MAE Seminar (ZOOM): Mechanically Coupled Properties in Two-dimensional Van der Waals Materials
Associate Professor and Anderson Faculty Scholar
Mechanical Science and Engineering
University of Illinois at Urbana-Champaign
Abstract: Many mechanical deformations, such as buckling, crumpling, wrinkling, collapsing and delamination, are usually considered as threats to mechanical integrity and are avoided or reduced in the traditional design of materials and structures. My work goes against these conventions by tailoring such mechanical instabilities to create new functional morphologies. We use ultralow bending stiffness and semiconducting properties of atomically thin van der Waals (vdW) materials to enable emerging mechanically coupled properties and device-level multi-functionalities that extend beyond those of bulk material systems.
In this talk, I will present our research on controlled deformation and interfacial control of two-dimensional (2D) vdW materials, and the new and reconfigurable materials' properties exhibited in such deformed and heterogeneously layered materials. First, I will introduce controlled mechanical deformation of 2D materials, and the wide range of new properties engendered by these deformed materials, such as strain-induced exciton transport. Furthermore, I will present our work on interfacial control using vdW materials to modulate fracture modes of thinfilms to enable a new phenomenon of electrical ductility. These mechanical instability induced modulations of materials at the atomic level will open the door to new phases of matter with unconventional and reconfigurable properties for applications in next-generation deformable electronics and quantum devices.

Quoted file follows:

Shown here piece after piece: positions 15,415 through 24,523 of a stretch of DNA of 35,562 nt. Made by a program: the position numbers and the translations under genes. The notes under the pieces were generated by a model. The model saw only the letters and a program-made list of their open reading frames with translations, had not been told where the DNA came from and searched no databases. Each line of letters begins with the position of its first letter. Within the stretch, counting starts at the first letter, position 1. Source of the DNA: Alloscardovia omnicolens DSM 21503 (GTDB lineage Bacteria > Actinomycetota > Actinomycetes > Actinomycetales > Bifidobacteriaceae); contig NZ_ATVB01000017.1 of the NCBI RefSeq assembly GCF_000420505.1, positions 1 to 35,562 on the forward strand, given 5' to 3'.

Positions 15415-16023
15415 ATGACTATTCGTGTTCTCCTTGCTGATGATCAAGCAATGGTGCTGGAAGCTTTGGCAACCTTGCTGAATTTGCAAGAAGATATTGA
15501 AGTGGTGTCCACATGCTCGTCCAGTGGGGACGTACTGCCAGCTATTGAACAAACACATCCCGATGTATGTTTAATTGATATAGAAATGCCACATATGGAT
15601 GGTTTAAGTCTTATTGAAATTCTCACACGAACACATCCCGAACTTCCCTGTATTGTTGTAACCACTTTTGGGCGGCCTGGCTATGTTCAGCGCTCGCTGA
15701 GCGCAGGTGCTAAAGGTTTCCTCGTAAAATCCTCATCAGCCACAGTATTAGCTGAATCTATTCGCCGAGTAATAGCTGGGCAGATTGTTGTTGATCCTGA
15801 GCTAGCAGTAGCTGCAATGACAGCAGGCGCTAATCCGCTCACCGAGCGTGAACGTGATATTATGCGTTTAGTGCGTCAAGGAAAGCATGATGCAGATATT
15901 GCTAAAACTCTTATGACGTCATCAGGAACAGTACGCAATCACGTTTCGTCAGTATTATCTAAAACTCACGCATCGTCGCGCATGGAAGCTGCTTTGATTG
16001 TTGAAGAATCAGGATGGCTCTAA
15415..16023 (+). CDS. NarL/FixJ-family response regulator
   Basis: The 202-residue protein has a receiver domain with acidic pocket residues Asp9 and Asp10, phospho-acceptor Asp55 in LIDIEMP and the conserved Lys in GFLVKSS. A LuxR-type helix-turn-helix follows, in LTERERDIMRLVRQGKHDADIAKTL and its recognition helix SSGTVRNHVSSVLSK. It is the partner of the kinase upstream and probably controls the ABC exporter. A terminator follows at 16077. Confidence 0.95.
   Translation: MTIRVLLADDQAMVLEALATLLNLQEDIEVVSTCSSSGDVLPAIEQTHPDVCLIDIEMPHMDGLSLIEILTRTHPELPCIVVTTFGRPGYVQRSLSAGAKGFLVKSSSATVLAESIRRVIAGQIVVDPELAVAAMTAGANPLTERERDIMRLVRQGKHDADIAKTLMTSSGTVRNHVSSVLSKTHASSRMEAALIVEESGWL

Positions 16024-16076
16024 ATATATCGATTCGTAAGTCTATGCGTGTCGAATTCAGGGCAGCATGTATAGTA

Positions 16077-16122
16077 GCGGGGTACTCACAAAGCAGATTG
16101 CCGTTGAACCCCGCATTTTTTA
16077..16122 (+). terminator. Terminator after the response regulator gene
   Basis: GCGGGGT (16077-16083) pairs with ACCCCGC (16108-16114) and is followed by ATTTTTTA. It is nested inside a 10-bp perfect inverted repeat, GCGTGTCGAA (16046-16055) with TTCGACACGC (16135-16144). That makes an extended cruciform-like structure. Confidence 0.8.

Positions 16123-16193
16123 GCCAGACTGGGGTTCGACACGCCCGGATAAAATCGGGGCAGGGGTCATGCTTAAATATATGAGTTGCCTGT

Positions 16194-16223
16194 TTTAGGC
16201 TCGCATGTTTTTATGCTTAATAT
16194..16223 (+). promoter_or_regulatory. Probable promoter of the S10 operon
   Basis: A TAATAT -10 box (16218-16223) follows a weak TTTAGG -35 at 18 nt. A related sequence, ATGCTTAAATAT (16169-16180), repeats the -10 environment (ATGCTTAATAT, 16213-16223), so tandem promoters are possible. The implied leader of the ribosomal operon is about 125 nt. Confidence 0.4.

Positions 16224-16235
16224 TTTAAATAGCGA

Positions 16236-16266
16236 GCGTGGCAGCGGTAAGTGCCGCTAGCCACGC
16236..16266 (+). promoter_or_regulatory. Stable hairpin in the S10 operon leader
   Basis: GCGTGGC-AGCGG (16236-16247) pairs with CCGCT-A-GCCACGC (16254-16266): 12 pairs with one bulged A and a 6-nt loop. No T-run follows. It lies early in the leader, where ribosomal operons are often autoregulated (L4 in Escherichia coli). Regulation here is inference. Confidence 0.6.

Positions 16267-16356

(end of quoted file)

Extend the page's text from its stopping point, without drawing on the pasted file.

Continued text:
Bio: SungWoo Nam is an associate professor and Anderson Faculty Scholar in the Department of Mechanical Science and Engineering at University of Illinois at Urbana-Champaign (UIUC). He received a bachelor's degree in materials science and engineering from Seoul National University, where he graduated in first place from the College of Engineering. Following three years of industry experience in carbon nanotube synthesis/processing, he obtained his master's degree in physics (2007) and a doctorate in applied physics (2011) from Harvard University. After his doctorate, he worked as a postdoctoral research associate at UC Berkeley. Nam is the recipient of the Minerals, Metals and Materials Society Early Career Faculty Fellow Award, NSF CAREER Award, two DoD (AFOSR and ONR) Young Investigator Program Awards, NASA Early Career Faculty Award, UIUC Center for Advanced Study Fellowship, UIUC Campus Distinguished Promotion Award, UIUC Engineering Dean's Award for Excellence in Research, UIUC Engineering Rose Award for Teaching Excellence, and UIUC Engineering Council Award for Excellence in Advising.